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1 February 2015 Effects of the Activity of Coprophagous Insects on Greenhouse Gas Emissions from Cattle Dung Pats and Changes in Amounts of Nitrogen, Carbon, and Energy
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Abstract
Effects of coprophagous insects on greenhouse gas emissions from cattle dung pats were investigated during the initial stage in the decomposition of dung, with accompanying changes in nitrogen, carbon, and energy content. We set up three treatments with adults of Caccobius jessoensis Harold (dung beetle) and larvae of the fly Neomyia cornicina (F.): 1) dung with dung beetles; 2) dung with fly larvae; and 3) dung without insects. In these treatments, the gas flux was measured from air flow exiting the glass containers connected with an in vitro continuous gas analysis system. Total gas fluxes from dung pats with fly larvae were lowest in carbon dioxide (CO2), methane (CH4), and nitrous oxide (N2O). The presence of dung beetles significantly increased CO2 flux from dung, but reduced CH4 flux compared with dung without insects. Fluxes of N2O from dung pats with dung beetles and without insects had distinct peaks at different times after the start of the experiment, while N2O from dung with fly larvae was emitted in extremely low levels throughout the experiment. Carbon (C) content in dung with beetles was significantly lower than that of untreated dung pats designated as fresh dung, whereas that of dung with fly larvae was higher than dung with beetles and without insects. Nitrogen (N) content was significantly lower in dung with fly larvae than the other treatments. Contents of C and N in fly pupae were 35.87 and 8.05%, respectively. During the larval growth of the fly, energy accumulated in the fly body was 2,830 J/g.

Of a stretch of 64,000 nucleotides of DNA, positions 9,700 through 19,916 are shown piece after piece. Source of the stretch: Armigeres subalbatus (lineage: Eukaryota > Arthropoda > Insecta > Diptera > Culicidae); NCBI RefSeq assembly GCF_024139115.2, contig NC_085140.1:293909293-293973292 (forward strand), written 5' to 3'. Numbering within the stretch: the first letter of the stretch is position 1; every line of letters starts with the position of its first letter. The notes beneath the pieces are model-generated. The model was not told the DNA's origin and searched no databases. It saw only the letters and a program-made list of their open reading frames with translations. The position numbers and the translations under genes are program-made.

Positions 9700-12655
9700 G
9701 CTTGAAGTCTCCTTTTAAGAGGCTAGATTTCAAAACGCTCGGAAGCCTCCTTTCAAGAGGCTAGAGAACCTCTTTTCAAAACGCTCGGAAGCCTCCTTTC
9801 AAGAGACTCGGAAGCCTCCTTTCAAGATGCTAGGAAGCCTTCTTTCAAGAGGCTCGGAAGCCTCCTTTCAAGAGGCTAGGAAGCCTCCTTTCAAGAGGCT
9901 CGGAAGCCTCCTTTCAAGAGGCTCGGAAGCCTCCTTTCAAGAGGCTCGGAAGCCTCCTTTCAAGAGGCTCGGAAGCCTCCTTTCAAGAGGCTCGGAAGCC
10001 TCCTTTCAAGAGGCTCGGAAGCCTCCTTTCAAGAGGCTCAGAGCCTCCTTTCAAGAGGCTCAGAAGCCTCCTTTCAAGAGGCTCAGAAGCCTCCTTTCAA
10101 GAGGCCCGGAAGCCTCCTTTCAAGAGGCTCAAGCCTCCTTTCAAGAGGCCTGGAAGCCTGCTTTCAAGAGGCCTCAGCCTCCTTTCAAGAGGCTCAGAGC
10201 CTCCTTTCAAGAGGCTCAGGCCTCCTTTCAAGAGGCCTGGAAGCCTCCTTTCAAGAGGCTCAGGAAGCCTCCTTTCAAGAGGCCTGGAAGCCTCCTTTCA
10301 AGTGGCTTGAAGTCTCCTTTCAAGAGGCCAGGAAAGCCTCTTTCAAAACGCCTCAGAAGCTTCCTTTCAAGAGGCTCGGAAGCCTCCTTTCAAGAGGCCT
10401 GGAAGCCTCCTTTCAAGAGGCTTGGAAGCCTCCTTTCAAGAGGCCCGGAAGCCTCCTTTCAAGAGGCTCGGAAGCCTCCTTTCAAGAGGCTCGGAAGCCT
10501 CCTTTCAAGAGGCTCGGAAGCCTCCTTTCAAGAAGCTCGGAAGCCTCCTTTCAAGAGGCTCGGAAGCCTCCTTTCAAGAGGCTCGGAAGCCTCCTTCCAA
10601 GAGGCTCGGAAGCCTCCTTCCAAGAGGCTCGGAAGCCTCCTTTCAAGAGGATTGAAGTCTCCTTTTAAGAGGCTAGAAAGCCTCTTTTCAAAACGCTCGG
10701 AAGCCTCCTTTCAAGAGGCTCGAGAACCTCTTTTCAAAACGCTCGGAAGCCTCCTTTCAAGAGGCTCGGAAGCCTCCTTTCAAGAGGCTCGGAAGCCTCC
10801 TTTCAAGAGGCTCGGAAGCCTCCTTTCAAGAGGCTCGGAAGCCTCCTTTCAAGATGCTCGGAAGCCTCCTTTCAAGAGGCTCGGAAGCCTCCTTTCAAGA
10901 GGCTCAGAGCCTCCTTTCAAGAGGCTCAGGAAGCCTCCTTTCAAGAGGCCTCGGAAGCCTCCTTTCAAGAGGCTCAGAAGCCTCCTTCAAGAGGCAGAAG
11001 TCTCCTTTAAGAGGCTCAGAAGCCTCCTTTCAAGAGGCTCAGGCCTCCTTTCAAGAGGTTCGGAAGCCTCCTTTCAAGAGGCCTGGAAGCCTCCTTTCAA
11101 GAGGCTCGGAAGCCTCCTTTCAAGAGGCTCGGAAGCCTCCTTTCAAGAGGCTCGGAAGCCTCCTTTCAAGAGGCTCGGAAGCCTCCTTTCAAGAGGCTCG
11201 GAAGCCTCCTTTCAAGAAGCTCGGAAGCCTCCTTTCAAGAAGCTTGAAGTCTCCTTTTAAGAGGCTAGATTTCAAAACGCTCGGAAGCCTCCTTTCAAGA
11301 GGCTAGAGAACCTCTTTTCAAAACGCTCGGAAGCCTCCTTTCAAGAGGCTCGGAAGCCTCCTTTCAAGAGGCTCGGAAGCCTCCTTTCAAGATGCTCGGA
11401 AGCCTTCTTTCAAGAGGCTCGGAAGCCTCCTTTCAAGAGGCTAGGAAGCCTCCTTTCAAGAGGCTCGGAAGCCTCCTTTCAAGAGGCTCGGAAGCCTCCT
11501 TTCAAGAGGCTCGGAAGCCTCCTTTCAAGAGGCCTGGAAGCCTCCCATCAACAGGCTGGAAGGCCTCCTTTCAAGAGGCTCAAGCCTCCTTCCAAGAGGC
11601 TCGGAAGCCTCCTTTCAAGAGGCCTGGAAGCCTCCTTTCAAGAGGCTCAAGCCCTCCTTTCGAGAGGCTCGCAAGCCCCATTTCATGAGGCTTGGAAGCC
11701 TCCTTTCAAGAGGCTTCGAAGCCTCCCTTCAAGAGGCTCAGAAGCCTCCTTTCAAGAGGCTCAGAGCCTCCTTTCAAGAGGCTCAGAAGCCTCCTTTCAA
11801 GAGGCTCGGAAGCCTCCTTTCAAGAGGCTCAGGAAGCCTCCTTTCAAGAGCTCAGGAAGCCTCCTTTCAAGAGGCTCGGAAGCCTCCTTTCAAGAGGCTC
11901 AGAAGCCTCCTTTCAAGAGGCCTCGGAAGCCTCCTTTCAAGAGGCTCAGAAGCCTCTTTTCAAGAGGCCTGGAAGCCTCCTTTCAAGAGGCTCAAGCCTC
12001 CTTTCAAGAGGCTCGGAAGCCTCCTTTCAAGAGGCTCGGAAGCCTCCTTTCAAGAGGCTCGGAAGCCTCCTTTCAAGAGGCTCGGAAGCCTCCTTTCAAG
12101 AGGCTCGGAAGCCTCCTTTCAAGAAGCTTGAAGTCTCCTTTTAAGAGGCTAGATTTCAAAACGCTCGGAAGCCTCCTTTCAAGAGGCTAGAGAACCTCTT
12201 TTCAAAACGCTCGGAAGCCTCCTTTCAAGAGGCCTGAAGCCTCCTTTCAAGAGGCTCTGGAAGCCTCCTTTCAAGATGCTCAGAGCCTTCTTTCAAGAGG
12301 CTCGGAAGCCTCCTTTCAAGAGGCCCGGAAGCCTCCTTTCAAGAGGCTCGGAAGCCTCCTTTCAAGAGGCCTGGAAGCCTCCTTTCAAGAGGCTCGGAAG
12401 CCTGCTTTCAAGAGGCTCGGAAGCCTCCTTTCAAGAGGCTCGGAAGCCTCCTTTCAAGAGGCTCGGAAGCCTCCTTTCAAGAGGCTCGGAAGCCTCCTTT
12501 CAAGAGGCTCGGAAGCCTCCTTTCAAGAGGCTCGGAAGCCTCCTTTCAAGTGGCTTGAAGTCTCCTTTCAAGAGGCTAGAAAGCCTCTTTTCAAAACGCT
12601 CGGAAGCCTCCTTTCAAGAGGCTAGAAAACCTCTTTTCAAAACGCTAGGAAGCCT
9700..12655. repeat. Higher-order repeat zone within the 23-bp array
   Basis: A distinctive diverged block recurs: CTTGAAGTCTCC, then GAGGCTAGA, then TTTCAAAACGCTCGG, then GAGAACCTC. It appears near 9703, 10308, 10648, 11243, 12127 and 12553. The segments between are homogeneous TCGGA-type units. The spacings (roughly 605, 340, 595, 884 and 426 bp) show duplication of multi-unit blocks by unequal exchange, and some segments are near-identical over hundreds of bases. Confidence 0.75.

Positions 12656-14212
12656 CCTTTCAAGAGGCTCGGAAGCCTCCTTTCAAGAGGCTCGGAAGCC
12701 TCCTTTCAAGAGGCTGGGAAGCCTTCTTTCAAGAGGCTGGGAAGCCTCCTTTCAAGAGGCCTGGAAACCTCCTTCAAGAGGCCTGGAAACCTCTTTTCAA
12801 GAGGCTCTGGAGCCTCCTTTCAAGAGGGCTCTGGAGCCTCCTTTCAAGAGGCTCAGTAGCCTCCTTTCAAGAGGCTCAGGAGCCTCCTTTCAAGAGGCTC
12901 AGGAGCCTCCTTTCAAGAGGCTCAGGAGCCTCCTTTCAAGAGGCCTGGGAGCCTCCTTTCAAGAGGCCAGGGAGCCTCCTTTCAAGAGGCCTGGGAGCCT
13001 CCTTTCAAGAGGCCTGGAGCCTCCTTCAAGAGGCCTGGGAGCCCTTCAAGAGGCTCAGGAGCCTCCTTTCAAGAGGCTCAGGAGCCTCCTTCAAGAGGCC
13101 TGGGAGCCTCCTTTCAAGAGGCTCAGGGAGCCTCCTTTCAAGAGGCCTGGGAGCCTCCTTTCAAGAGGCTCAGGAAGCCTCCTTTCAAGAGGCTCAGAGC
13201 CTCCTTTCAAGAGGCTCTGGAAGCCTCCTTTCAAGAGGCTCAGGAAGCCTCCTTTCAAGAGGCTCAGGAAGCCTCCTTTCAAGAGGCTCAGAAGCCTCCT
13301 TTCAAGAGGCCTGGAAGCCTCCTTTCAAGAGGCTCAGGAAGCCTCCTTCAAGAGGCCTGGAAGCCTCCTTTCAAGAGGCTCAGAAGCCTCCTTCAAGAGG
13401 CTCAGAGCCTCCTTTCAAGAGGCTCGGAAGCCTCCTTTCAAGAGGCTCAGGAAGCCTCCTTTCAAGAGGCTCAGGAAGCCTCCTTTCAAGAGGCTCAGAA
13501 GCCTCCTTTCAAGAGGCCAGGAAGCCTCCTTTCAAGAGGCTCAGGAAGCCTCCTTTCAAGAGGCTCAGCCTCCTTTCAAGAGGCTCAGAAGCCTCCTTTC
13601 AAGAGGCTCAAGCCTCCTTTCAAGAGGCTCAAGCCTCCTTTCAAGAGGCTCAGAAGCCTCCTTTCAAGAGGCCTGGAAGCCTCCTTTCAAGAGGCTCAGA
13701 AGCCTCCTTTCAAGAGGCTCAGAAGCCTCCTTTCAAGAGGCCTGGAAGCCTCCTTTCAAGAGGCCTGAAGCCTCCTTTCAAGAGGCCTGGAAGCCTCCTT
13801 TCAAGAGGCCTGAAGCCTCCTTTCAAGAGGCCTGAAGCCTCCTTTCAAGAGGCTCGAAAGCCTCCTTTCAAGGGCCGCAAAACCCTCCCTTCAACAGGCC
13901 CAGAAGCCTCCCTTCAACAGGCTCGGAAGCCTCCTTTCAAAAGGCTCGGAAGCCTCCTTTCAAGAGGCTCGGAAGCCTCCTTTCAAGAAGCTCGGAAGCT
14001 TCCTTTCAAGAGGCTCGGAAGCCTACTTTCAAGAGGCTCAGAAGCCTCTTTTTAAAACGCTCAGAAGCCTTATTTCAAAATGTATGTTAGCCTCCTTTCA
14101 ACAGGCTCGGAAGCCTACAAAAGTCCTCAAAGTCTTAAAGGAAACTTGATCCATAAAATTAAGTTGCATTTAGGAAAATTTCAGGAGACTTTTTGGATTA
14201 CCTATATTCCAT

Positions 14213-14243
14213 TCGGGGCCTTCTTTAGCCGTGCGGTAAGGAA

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Mitsuhiro Iwasa, Yukari Moki and Junichi Takahashi "Effects of the Activity of Coprophagous Insects on Greenhouse Gas Emissions from Cattle Dung Pats and Changes in Amounts of Nitrogen, Carbon, and Energy," Environmental Entomology 44(1), (1 February 2015). https://doi.org/10.1093/ee/nvu023
Received: 13 May 2014; Accepted: 25 November 2014; Published: 1 February 2015
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